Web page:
Over Memorial Day Weekend, I enjoyed a two-city, two-team, two-day baseball double header. On Sunday, I traveled down to New York to see R.A. Dickey and the Mets take on the San Diego Padres in the good company of some of my Mets fan friends. The next day, my son Peter & I went to Fenway Park for the Red Sox victory over the Detroit Tigers.
Today I enjoyed another special Boston By Foot tour focusing on Boston Common and the Public Garden. Our guide taught us a lot about the history of these two great public places, their features, and many works of public art. It was a wet day, maybe not the best time to enjoy the parks, but on the plus side I got to take lots of pictures without people getting in the way.
My son and I attended Woolapalooza today, Drumlin Farm’s celebration of all things pertaining to sheep. We saw one man working hard with the shears to remove the wool of many sheep quickly and skillfully. It was surprise that there wasn’t a team of people using electric shearing tools, but he got the job done (although we did see one sheep in the meadow with a big boo-boo from the shears). We were also impressed by the sheepdog demonstrations as a border collie expertly herded a small flock around the pasture. This made an impression since we recently watched Babe. The only pig at the farm was a large, pregnant sow named Hattie sleeping in the pig shed. There were many pregnant ewes as well as new-born lambs and kids. It was a fun day and made for some good photographs.
Susan, Peter & I took a daytrip by commuter rail to Salem a week ago Sunday. It was a fun adventure, especially for our three-year old train fanatic who looked out the window and narrated our journey all the from North Station to Salem.
Our first stop was lunch at Reds Sandwich Shop where the friendly waitresses (and customers) doted on Peter and the plates were full of tasty food. Next stop was the Peabody Essex Museum. After getting admonished by a guard for standing too close to the maritime art we went to the family-friendly, hands-on Art & Nature gallery. Here there was the art of optical illusions, toys, puzzles, books, and a build your own bird station among other treats. I was able to explore some of the other galleries and was impressed by the mix of American and Asian fine arts and decorative pieces, deliberately overlapping to show the cross-pollination of cultures in Salem’s history. Particularly impressive was the FreePort [No. 001] exhibit in the East India Marine Hall where a staid gallery of ship’s models and figureheads is transformed by animations projected on all surfaces. The video below should give the essence of the experience but one really needs to walk into the room for the full effect.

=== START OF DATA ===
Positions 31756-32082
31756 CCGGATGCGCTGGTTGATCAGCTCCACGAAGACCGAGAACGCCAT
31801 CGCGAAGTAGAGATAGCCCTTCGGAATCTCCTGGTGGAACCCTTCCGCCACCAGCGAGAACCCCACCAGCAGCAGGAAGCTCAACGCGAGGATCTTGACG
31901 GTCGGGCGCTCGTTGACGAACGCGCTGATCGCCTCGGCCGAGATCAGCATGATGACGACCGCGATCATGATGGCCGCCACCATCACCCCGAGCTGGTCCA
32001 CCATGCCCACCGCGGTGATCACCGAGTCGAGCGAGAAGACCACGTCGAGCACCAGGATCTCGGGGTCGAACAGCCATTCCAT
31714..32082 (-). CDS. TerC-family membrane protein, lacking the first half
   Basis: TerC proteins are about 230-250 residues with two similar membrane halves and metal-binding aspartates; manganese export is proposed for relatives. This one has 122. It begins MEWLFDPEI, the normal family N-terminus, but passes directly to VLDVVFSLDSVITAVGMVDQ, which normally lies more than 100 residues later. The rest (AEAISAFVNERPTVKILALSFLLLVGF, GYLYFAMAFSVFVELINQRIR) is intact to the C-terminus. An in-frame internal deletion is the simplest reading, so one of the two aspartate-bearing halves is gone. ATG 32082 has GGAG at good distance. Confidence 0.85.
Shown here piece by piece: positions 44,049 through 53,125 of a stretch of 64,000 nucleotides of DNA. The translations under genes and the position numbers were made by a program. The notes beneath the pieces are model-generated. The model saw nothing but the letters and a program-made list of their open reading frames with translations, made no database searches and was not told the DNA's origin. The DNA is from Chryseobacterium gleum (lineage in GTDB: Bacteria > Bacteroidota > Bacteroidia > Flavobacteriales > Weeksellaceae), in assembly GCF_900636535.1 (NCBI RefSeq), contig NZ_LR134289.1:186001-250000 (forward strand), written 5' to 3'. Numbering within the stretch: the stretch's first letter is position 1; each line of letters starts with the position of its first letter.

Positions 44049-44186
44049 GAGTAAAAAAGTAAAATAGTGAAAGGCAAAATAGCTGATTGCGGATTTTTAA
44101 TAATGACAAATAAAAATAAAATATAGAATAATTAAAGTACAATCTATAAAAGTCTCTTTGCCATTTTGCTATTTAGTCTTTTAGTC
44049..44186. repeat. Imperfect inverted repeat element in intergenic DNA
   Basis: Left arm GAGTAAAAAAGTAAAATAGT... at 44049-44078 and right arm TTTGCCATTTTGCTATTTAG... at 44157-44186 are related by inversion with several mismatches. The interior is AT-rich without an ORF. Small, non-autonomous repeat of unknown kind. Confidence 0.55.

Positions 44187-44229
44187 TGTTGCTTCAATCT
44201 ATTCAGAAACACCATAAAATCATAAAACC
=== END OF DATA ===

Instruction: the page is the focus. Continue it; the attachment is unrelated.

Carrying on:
The PEM is an impressive museum and there was a lot more to see – including a special exhibit of Dutch art – but we were all pretty tired by then. As a special treat for good behavior in the museum I took Peter to Ye Olde Pepper Candy Company, reputedly America’s oldest candy story. Peter picked out a package of gummy fish and we ate them on the wharf overlooking historic houses and ships. Salem is a charming town and has a quite to bit to offer especially if you can avoid the cheezy witchcraft exploitation industry.
We had a light supper and then caught a double-decker commuter train back to Boston which made it double exciting.